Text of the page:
I asked the Minister earlier whether the asset or the management was being taken over by NAMA. My understanding was that it was not. However, the Minister later indicated that there were going to be a number of cases - the information available to me is that there will be as many as 20 - that will be taken over and managed by NAMA. If that is so and given whatever code of practice applies to those cases, especially if not only the loan but also the asset is to be managed by NAMA, what practice applies to ensure the person whose loans and assets are being incorporated into NAMA is not being disenfranchised in any form?
I am concerned about a number of issues. It is now likely there will be a group of people who will be treated slightly differently from the majority. I am asking for clarity as to what will apply in their cases. I understand some of this work has already commenced and that there has been application of certain procedures and codes of practice. I would like to have clarity on that point.
It is not just coming from the NAMA side. This issue was touched on earlier but I did not have the opportunity to contribute at that stage.
I ask the Minister of State and his officials to be on guard with respect to the other players involved. The mechanism we are putting place can be used as a tool by various players participating in this regardless of what capacity they may be playing at. For example, it may be purposely beneficial for valuations to come in at a particular level. If we take the 30% that is within the body of NAMA itself, the percentage could be far greater than that, even if we go according to the old mantra of location, location, location, which I have mentioned before when participating. There could be a prime site in a prime location, although I recognise the variances that might appear throughout the country and there can be variances in valuations. I am concerned there could be game playing, allowing for the fact there is a new tool which permits some of the financial institutions perhaps to use valuations which may be in their best interests and not necessarily in the interests of either NAMA, the Government or the original applicant. There seems to be a shifting of the ground and a shifting of what one might expect to be in a code of practice.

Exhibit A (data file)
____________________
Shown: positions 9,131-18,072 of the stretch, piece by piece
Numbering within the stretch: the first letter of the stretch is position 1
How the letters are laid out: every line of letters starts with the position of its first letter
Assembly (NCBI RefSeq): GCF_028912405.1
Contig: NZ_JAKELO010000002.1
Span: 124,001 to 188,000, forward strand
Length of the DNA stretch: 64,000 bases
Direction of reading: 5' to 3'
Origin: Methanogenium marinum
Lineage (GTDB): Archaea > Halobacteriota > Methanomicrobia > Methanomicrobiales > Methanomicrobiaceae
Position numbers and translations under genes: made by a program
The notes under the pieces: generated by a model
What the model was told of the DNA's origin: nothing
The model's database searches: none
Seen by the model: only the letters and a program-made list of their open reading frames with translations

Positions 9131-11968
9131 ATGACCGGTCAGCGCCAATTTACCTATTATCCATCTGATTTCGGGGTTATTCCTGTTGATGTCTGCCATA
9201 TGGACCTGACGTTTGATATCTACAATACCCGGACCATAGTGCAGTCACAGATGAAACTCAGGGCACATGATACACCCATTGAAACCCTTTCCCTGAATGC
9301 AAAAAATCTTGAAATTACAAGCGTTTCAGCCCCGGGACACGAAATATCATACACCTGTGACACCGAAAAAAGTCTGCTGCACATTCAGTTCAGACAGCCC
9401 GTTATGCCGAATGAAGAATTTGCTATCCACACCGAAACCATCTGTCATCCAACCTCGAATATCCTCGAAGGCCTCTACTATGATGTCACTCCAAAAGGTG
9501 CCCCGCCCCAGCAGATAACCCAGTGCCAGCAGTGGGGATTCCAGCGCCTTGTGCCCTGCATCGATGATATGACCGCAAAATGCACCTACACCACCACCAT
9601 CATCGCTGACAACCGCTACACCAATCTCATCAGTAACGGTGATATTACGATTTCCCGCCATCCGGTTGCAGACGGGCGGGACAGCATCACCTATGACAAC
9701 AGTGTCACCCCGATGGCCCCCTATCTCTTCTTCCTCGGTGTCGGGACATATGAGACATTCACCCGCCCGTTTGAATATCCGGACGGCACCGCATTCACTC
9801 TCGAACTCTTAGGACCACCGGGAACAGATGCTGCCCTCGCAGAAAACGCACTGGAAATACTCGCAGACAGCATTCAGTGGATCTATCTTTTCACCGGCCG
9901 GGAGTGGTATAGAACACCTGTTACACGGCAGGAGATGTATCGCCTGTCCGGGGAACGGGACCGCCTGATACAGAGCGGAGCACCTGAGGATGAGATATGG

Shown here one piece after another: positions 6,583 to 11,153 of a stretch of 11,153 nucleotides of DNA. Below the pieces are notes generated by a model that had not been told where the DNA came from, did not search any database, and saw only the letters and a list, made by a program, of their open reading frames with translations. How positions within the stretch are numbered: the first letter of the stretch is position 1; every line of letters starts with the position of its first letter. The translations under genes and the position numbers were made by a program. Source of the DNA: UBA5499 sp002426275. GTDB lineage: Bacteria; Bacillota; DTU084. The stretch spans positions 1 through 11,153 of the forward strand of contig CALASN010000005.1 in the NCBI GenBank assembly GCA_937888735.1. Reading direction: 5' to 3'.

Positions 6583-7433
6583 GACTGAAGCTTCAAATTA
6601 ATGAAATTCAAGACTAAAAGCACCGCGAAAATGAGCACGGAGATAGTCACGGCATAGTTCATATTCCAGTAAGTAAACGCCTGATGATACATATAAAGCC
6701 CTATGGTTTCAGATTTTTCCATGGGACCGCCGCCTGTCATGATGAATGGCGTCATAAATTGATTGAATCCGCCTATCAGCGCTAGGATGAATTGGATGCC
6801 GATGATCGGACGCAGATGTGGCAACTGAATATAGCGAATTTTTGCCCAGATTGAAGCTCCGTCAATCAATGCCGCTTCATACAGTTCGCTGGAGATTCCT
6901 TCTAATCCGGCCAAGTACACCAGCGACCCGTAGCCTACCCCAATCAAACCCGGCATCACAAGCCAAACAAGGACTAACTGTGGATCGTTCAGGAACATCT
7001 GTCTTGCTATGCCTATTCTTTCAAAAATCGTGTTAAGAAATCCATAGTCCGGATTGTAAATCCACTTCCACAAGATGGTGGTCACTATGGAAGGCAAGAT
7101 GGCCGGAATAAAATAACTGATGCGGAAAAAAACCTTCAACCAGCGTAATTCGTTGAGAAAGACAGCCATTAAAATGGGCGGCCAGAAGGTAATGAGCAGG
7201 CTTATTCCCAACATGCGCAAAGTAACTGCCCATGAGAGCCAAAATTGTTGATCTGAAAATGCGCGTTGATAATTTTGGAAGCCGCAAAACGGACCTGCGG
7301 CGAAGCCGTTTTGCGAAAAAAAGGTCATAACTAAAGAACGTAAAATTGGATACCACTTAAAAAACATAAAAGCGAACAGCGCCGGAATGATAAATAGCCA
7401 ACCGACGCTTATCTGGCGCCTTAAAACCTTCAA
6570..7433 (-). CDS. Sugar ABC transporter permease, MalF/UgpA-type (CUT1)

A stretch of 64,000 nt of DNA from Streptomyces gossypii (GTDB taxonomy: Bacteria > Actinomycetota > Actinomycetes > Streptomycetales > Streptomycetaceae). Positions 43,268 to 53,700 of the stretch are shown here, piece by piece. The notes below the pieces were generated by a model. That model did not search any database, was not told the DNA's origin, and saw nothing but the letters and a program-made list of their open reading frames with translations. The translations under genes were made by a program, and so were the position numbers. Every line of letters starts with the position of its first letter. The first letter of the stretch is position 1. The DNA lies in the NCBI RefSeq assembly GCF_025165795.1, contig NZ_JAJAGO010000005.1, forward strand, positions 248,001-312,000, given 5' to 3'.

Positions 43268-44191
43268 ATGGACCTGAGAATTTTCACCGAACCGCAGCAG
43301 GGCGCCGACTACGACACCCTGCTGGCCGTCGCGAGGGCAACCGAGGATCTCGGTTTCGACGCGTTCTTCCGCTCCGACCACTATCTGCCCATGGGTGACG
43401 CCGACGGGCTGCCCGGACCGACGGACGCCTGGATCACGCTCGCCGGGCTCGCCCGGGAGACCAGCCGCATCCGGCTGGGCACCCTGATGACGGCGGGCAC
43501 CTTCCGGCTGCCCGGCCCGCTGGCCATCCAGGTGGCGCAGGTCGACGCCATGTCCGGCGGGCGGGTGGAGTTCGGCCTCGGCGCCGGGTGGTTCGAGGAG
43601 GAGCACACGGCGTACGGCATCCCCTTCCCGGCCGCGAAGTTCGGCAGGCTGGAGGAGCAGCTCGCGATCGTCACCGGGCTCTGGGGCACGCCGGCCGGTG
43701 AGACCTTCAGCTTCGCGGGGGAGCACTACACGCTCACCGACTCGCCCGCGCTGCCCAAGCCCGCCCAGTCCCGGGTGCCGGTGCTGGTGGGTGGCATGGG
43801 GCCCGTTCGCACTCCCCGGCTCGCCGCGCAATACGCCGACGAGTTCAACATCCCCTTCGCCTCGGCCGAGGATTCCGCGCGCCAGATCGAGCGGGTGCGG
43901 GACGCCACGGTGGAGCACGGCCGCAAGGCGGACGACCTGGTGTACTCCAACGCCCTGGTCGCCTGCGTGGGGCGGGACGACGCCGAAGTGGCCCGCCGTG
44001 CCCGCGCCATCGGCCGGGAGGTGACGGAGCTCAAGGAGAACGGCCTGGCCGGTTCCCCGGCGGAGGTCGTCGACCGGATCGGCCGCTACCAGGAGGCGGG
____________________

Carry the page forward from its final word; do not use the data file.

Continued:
I merely want to support Senator Norris in regard to doing our business with some dispatch. It is late. Wars of attrition do not impress the public. The public are much more interested in our doing our business with dispatch. I appeal to Senators to shorten their contributions. I hope the Acting Chair will take a heavy hand.
I will respond to the points made as briefly as I can. To respond to Senator Callely's point, which is not strictly on the amendment, there will be no change in the rights and obligations of the debtor under NAMA than had been the case with the participating institution.
Section 35 provides that NAMA, within three months of the establishment day, is to prepare codes of practice for approval by the Minister for Finance. It is normal that codes of practice of a State agency are approved by the Minister with responsibility for that agency. Section 35(1)(f) allows the Minister to make codes of practice in regard to any other matter he considers necessary. The general power of direction to make codes of practice is sufficient and it is not necessary to add to the list of codes of practice as purposed.
I draw attention to the provisions of section 45, which states: "NAMA shall seek to ensure that each expert adviser or service provider ... makes every effort to avoid or manage conflicts of interest and to declare any such conflict (actual or potential) to NAMA". Therefore, I cannot accept the amendment.
I move amendment No. 11:
In page 50, line 30, to delete "Éireann.", and substitute the following:
save that such evidence shall not include questioning or expressing an opinion on the merits of any policy of the Government or a Minister of the Government or on the merits of the objectives of such a policy.".
This is a proposed amendment to section 58. The matter was ventilated in the House last night.
It concerned the issue of the chairperson and chief executive officer of NAMA and the extent to which they ought to be restricted or constrained in what they say before the Committee of Public Accounts and what type of evidence they are entitled to give, as well as the level, basis or extent of the nature of the questioning that is entitled to be permitted. The Minister for Finance last night made a number of points, chief among which was that essentially this was a protection for the chairperson and-or the chief executive officer. He noted the fact, which is interesting, that the Standing Orders of the Committee of Public Accounts already provide for a restriction on the members of that committee and the type of questions they can put to persons appearing before that body. However, he felt he needed to go further with this formulation.